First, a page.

Ositadinma Anaedu (Nigeria) chaired this contact group in the morning and co-chaired it with Jozef Buys (Belgium) in the afternoon. On the preamble, delegates agreed to merge three paragraphs on exchange rate fluctuation and adopting euro budgeting; add a new paragraph on taking note of the ten-year strategic plan; and delete many of the paragraphs in the original draft. On the operative paragraphs, delegates agreed to, inter alia: authorize the Executive Secretary to notify the parties of their contributions for 2008 and 2009 in euros; decide to introduce the euro as the accounting currency from 2010-2011; adopt the indicative scale of contributions for 2008 and 2009 based on the UN scale of assessment; express appreciation to the Government of Germany for its contribution to the Secretariat; and authorize the Executive Secretary to review, in the 2008-2009 biennium, the Secretariat’s structure and allocation of posts in light of the ten-year strategic plan. Delegates did not agree to establish a separate fund for the costs associated with adopting the euro accounting system. A new paragraph was proposed encouraging the Secretariat to consider options for becoming carbon neutral. One delegate argued that the Secretariat’s budget should be maintained at zero nominal growth in US dollar terms, but another delegation objected. Anaedu said that the group would discuss the figures during future meetings.
The contact group chaired by Bongani Masuku (Swaziland) completed its second reading of six draft decisions at 2:00 am Tuesday morning and resumed work at 10:00 am to address remaining bracketed text. All text related to RCUs was left bracketed and will be revisited pending the outcome of the contact group on the ten-year strategic plan. Delegations agreed to delete a reference to traditional knowledge in draft decision 1, on strengthening the implementation of the Convention, because it will be debated at Convention on Biological Diversity meetings later this year.
Delegations decided to eliminate decision 2 (necessary adjustments to the elaboration process and the implementation of action programmes, including review of the enhanced implementation of the obligations of the Convention).
Some delegations urged that reference to the ten-year strategic plan be included in draft decision 4 on collaboration with the GEF. A bracketed paragraph was included to this effect.
With regard to draft decision 6 on improving procedures for communication of information and the quality and format of reports to be submitted to the COP, delegates agreed to request “the Secretariat and GM” to develop draft reporting guidelines before CRIC 7, but disagreed on whether to call on “the Secretariat and the GM” or “the Secretariat with support from the GM” to develop the draft report. The bracketed text will be revisited following consultation with the contact group on the ten-year strategic plan. Delegates also agreed to retain text on seeking external support to complete the draft report. The contact group concluded its work at 12:30 pm, with Chair Masuku thanking delegations for exchanging “words not blows,” and submitted the draft decisions to the CRIC Chair.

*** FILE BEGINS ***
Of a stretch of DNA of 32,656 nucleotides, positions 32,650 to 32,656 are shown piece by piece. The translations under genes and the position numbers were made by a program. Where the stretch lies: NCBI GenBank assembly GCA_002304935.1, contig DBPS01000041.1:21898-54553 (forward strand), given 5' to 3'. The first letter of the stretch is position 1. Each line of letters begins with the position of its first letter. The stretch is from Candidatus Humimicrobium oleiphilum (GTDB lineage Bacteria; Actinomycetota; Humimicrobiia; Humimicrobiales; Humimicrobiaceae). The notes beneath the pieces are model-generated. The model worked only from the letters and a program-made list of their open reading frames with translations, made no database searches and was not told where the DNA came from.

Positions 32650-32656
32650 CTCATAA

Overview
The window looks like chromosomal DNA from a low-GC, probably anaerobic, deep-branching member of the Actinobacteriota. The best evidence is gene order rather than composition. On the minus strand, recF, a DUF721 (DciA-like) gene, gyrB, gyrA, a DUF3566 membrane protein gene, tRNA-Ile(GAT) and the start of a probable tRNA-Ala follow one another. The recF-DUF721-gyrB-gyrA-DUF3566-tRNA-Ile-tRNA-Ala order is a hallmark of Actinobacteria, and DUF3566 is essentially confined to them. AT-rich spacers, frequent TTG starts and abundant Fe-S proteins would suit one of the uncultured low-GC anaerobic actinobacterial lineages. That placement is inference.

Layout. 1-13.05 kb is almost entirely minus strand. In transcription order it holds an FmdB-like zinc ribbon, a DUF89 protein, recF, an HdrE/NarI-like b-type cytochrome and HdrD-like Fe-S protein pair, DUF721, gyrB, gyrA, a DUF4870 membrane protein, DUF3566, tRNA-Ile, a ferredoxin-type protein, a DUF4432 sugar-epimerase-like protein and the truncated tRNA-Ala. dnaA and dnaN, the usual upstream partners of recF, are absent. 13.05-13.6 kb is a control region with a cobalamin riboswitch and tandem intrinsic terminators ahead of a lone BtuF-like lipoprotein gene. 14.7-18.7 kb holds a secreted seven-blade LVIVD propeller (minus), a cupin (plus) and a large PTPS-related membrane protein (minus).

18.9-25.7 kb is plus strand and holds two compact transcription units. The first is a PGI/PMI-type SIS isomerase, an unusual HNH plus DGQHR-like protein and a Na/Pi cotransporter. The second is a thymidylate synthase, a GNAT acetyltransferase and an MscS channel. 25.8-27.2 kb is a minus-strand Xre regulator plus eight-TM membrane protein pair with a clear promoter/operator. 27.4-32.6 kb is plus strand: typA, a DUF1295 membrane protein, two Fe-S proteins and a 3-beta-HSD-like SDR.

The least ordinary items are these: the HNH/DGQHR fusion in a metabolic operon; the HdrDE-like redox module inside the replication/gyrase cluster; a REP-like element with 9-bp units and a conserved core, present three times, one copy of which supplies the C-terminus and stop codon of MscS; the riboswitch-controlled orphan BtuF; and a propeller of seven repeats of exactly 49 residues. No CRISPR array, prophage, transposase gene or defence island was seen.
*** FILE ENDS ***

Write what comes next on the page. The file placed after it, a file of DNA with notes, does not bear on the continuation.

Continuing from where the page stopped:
Having concluded, on Monday evening, the first reading of the draft decision on the Secretariat and GEF, the contact group chaired by Sem Shikongo (Namibia) drafting the decision on the ten-year strategic plan (SP) and framework to enhance the implementation of the Convention completed a first reading of the remaining elements concerning civil society, performance monitoring and indicator development, and costing of the SP. These elements remain bracketed and were referred to a “Friends of the Chair Group,” which met in the afternoon.
On a proposal requesting the Executive Secretary to consult with CSOs in the elaboration of selection criteria for their participation at UNCCD events, delegates discussed its feasibility and its singling out of elements in the SP.
On performance monitoring, the draft, inter alia, proposes a decision for COP 9 to adopt the reporting guidelines for the performance monitoring of parties and Convention bodies, and for the conduct of a mid-term evaluation. Delegates diverged on the: use of “monitoring” as a concept; reference in a consensus decision to the non-consensual Annex 2 of the SP; actors bound by the reporting guidelines and indicators, and whether the latter are developed at the local or global levels; role of the GM whether as advisor on, or developer of, the reporting guidelines; and form a proposed mid-term evaluation takes, and the body responsible for it.
On SP costing, the draft: requests the Convention bodies to prepare budget proposals and resource mobilization strategies for their work plans; encourages parties to provide resources for NAP alignment with the SP; and urges parties to prioritize SP implementation in their budgets, and various actors to provide adequate, timely and predictable financial resources for the SP. Delegates called for: a political commitment of resources for the SP; the use of “resource based-budgeting” within the resource-based management approach; broadening the invitation on resource provision to non-parties; and focusing resource mobilization on affected parties.
AD HOC GROUP OF EXPERTS
The Ad Hoc Group of Experts met briefly to consider draft decisions on procedures and institutional mechanisms for the resolution of questions on implementation, and on annexes containing arbitration and conciliation procedures. Delegates proposed adding to the draft text a request that the Secretariat prepare options for the Terms of Reference regarding a multilateral consultative process on procedures and institutional mechanisms for the resolution of questions on implementation. The group will meet again Wednesday.
IN THE CORRIDORS
Following the plenary session with NGOs, one delegate said that the open dialogue left no question about NGOs’ desire to engage in the UNCCD process. Others have noted the growing number of NGOs that are included on country delegations, which makes them less visible but provides them a greater opportunity to make input to the decision drafting process. Participants also noted that the large number of side events and exhibits have provided a useful venue for the exchange of ideas. Noting that many country respondents were NGOs on their country delegations, one skeptical observer wondered whether NGOs may end up dialoguing with themselves during these sessions.